# Splitting Fields

finding the splitting field of x^4-2 in Q[x] over Q is standard enough... but would much be different is i wanted the splitting field over F_5? (field with 5 elements)
would it just be F_5(2^(1/4), i) analogously to the Q case? or do any of the arguments break down?

Any thoughts are appreciated,
cheers

## Answers and Replies

I think it would be just F_5(2^(1/4)), since once you have one fourth root of 2, the others would just be 2*2^(1/4), 4*2^(1/4), and 3*2^(1/4) (since 2^4 = 1 in F_5).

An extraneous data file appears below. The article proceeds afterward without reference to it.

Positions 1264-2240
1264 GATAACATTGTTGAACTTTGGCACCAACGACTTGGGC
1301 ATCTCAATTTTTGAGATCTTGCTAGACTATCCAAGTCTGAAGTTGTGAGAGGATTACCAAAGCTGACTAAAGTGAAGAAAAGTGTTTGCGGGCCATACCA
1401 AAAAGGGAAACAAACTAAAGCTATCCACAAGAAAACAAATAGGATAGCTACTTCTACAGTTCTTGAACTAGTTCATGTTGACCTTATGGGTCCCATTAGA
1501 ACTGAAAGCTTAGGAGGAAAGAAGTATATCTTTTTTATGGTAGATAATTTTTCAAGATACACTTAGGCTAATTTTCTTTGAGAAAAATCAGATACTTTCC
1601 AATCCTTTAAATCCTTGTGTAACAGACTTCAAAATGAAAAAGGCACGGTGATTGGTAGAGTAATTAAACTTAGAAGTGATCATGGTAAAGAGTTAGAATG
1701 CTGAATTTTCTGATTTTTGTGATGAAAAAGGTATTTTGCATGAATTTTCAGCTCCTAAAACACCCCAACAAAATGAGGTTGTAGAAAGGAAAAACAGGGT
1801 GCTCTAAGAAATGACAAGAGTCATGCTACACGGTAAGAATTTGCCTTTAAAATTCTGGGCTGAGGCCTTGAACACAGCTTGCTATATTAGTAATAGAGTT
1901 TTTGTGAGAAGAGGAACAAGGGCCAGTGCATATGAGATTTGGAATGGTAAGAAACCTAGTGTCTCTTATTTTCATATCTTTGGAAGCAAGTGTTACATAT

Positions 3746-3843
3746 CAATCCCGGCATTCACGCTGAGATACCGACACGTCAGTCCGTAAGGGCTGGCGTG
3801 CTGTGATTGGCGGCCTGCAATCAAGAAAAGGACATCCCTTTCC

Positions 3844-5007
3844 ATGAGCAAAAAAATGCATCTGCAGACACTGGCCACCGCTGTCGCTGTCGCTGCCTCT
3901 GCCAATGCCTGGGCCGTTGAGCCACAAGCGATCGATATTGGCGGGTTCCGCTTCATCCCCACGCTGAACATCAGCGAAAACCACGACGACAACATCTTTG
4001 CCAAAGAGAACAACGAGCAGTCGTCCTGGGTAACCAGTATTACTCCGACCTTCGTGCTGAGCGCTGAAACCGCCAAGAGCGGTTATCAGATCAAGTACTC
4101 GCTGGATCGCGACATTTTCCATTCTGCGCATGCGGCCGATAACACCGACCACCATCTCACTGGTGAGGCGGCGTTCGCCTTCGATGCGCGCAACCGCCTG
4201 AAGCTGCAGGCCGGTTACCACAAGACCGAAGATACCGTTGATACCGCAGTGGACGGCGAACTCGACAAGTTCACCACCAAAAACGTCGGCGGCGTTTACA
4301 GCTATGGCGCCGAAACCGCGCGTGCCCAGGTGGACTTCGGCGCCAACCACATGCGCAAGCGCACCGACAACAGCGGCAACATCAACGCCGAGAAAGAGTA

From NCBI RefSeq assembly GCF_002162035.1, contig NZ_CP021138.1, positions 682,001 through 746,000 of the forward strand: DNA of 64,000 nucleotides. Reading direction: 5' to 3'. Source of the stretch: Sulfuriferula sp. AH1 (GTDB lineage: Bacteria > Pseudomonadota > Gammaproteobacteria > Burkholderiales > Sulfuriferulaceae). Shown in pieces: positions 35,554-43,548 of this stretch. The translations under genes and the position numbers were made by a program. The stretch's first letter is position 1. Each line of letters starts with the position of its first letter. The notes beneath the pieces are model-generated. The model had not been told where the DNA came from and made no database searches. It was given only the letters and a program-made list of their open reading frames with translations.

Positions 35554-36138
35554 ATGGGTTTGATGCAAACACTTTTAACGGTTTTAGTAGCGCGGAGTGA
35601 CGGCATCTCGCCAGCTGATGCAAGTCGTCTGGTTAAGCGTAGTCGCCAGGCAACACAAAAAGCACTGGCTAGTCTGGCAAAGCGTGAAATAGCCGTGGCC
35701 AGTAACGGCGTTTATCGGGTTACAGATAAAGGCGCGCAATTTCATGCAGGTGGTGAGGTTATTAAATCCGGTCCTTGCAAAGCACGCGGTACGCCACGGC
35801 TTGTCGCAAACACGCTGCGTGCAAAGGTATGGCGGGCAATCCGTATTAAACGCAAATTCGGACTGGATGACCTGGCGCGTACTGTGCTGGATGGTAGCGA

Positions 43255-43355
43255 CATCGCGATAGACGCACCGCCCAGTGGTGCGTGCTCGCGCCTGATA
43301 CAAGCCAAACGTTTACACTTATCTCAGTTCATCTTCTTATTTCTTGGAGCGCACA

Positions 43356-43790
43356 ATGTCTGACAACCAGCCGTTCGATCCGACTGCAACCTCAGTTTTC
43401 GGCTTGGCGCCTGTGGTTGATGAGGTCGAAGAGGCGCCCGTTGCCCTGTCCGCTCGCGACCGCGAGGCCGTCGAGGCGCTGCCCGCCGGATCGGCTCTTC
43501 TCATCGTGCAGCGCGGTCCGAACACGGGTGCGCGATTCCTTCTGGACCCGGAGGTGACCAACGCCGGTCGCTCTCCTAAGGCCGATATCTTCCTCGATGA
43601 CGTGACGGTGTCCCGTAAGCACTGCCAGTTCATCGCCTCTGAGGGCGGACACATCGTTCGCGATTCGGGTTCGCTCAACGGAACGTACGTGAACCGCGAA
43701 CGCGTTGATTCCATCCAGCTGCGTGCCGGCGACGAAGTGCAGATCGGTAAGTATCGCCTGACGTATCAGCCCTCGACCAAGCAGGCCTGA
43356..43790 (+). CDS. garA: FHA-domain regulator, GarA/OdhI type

I think it would be just F_5(2^(1/4)), since once you have one fourth root of 2, the others would just be 2*2^(1/4), 4*2^(1/4), and 3*2^(1/4) (since 2^4 = 1 in F_5).

Very true! However, what does 2^(1/4) mean exactly in this case? i dont think it can be a real number since i dont believe there is an extension from F_5 to R...
And since there is no element x in F_5 such that x^4=2...

perhaps i am confused?

Thanks for you reply!

No, it wouldn't be an element of R. It would be an element of some algebraic extension of F_5. In this case, since the polynomial x^4 - 2 is irreducible over F_5, we can take that extension to be the quotient ring F_5[X]/(X^4 - 2).